Friday, October 10, 2008
Will You Marry Me? I Have Health Insurance
Charles Jamieson, a Palm Beach, Florida attorney recently pointed out a subtle trend with families in an excellent post about the role of health insurance in family life. He wrote the following in his Palm Beach County Family Law Blog:
"Getting married for money or for wealth dates back to genesis or even earlier. Divorce attorneys and most other people are aware of this dynamic and probably know people who have married for this reason. However, getting married for health insurance coverage is not so well known. This lesser known behavior should not be surprising, given the difficulty people have in today's society finding and affording reasonably priced health insurance. Consequently, for some modern couples, the words: 'In Sickness or in Health' have taken on an actuarial meaning. These couples may not be marrying for 'richer or for poorer'. Instead, they may be getting married for affordable co-pays and deductibles. These couples weigh any marital doubts that they may have against the medical needs that they do have. For the same reasons, a spouse may prolong an unhappy marriage so that they can maintain affordable health insurance coverage. With either scenario, the psychological pressures can be immense. A recent article in The New York Times profiled a number of couples, who have dealt with the motivation of obtaining health insurance in terms of becoming married or divorced. To review this article, please click here."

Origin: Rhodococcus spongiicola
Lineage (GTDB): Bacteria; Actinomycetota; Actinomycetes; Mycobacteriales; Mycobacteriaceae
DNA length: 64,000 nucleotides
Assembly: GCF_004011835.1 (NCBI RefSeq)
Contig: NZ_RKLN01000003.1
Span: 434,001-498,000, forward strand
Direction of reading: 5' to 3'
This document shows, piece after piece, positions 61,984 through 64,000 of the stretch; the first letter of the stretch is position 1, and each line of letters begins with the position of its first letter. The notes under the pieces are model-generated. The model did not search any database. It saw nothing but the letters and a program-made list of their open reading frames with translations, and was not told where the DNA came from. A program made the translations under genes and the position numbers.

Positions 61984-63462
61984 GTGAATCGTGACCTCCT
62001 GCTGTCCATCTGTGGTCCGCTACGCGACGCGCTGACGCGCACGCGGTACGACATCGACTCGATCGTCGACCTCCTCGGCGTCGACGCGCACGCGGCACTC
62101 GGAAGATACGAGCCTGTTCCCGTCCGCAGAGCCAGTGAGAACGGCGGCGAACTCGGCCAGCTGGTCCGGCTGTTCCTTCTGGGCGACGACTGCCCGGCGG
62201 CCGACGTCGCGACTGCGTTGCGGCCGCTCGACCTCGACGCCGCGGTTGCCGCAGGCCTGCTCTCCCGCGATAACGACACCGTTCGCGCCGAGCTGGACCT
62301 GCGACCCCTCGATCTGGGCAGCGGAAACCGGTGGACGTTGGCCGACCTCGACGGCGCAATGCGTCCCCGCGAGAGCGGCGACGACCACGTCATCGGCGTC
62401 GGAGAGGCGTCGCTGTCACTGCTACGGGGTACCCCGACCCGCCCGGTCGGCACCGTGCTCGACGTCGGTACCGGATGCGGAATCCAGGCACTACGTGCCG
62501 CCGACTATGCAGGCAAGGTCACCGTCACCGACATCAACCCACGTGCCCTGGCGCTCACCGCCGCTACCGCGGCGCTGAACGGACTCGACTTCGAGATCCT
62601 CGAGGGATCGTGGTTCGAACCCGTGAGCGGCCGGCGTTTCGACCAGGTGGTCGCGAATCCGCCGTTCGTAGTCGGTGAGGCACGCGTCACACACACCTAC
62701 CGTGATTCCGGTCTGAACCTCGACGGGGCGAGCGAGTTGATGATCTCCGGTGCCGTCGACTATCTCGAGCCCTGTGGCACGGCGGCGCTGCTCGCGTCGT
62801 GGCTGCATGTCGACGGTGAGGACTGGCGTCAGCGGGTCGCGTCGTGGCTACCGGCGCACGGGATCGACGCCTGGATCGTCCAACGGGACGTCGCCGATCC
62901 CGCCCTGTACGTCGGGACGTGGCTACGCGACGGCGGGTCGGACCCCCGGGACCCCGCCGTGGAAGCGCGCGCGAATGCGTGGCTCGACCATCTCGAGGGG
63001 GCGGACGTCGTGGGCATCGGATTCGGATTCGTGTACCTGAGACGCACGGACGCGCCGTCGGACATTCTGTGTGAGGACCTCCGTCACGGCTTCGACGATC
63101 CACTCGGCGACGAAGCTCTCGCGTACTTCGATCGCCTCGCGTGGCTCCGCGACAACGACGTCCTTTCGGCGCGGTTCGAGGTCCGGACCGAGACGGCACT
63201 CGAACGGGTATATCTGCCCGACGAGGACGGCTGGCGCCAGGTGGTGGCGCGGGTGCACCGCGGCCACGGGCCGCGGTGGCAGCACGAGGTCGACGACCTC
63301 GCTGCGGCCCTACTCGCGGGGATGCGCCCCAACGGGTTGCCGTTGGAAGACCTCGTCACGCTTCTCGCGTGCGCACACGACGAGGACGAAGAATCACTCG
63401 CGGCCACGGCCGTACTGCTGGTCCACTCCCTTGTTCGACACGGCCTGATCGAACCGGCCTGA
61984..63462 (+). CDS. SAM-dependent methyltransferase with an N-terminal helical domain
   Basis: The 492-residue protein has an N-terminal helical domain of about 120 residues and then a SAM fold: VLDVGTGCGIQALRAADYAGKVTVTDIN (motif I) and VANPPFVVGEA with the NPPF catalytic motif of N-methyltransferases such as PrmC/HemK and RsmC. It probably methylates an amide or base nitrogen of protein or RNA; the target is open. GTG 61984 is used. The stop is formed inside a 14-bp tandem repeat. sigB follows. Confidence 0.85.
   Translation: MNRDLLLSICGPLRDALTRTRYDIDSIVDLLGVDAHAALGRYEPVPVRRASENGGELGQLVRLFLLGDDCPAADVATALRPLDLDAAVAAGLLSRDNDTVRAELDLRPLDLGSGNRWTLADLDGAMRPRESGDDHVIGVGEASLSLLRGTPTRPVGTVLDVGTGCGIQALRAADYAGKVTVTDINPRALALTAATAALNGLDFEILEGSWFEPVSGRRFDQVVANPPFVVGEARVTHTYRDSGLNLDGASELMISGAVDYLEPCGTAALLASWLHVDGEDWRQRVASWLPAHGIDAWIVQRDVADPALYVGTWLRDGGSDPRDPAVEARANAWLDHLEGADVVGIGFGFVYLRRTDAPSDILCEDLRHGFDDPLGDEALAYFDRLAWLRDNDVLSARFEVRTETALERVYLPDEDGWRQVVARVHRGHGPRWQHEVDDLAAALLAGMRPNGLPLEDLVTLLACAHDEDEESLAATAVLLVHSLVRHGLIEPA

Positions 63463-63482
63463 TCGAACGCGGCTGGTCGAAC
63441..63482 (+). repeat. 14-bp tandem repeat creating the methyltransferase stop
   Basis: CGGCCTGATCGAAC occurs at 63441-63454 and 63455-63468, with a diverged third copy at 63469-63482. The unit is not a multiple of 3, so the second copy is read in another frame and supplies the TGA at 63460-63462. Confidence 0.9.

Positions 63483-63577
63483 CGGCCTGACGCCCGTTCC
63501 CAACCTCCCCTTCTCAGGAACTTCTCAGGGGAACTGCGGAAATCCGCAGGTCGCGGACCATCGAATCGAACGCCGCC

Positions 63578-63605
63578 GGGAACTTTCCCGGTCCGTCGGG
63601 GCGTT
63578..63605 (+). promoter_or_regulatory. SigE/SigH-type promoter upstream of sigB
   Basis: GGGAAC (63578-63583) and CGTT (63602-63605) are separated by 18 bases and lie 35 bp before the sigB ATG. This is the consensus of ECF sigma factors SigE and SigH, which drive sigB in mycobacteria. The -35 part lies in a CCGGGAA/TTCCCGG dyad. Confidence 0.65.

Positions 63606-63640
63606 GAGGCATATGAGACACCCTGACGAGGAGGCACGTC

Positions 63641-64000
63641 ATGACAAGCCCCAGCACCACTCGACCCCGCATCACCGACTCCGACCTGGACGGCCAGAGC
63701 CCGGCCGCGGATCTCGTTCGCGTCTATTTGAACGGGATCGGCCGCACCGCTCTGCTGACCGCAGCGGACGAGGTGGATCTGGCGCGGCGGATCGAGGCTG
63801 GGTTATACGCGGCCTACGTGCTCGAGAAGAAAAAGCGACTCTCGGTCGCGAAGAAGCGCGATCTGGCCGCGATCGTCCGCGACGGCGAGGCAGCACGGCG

Charles points out how economic and/or medical conditions can directly affect one's marital status, both encouraging some to marry and encouraging some to stay married. With medical expenses being one of the leading contributors to price increases, the situation is likely to become more common.
Another way to deal with the situation is to use a prenuptial or post-nuptial agreement. Those agreements can be used for estate planning purposes as well as controlling the impact of debt and medical expenses. Parties can technically remain married, which can keep insurance in effect, but have all of their assets and debts divided by a binding agreement. Likewise, an older couple might marry to maximize some retirement or insurance benefits, but operate under a prenuptial or post-nuptial agreement for tax or family (keeping peace with their children) reasons.
Sometimes attorneys are able to help people come up with creative solutions for emotional and financial difficulties. The best advice: Look (go see an attorney) before you leap. Find an attorney with the experience, expertise and willingness to be creative. Solutions are available if you look in the right places.